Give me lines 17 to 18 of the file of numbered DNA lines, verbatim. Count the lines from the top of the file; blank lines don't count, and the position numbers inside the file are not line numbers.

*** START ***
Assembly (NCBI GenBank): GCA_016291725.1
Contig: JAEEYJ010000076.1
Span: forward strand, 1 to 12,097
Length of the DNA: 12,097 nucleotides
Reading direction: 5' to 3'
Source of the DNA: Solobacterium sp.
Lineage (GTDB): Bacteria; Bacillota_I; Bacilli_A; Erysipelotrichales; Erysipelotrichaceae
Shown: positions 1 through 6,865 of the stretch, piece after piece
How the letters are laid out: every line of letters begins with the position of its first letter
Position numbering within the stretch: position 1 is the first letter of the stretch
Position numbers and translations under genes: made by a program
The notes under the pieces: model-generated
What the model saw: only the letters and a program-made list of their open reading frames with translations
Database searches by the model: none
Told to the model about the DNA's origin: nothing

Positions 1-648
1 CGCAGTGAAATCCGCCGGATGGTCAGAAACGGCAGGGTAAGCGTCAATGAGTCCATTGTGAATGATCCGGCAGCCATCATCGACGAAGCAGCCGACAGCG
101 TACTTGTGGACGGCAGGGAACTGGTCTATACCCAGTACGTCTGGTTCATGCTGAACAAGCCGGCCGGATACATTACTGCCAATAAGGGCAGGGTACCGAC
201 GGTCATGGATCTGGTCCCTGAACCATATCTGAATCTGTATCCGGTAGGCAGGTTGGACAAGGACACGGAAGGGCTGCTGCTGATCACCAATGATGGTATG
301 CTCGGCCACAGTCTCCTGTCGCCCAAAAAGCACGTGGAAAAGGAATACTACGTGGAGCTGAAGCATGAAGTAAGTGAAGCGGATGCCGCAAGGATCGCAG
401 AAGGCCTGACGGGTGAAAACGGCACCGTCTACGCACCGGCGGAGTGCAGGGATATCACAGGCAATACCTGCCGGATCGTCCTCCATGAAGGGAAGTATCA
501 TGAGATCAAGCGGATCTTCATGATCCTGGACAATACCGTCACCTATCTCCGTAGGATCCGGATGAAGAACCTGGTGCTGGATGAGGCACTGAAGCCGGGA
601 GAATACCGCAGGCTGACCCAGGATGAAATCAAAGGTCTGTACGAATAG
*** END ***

1 CGCAGTGAAATCCGCCGGATGGTCAGAAACGGCAGGGTAAGCGTCAATGAGTCCATTGTGAATGATCCGGCAGCCATCATCGACGAAGCAGCCGACAGCG
101 TACTTGTGGACGGCAGGGAACTGGTCTATACCCAGTACGTCTGGTTCATGCTGAACAAGCCGGCCGGATACATTACTGCCAATAAGGGCAGGGTACCGAC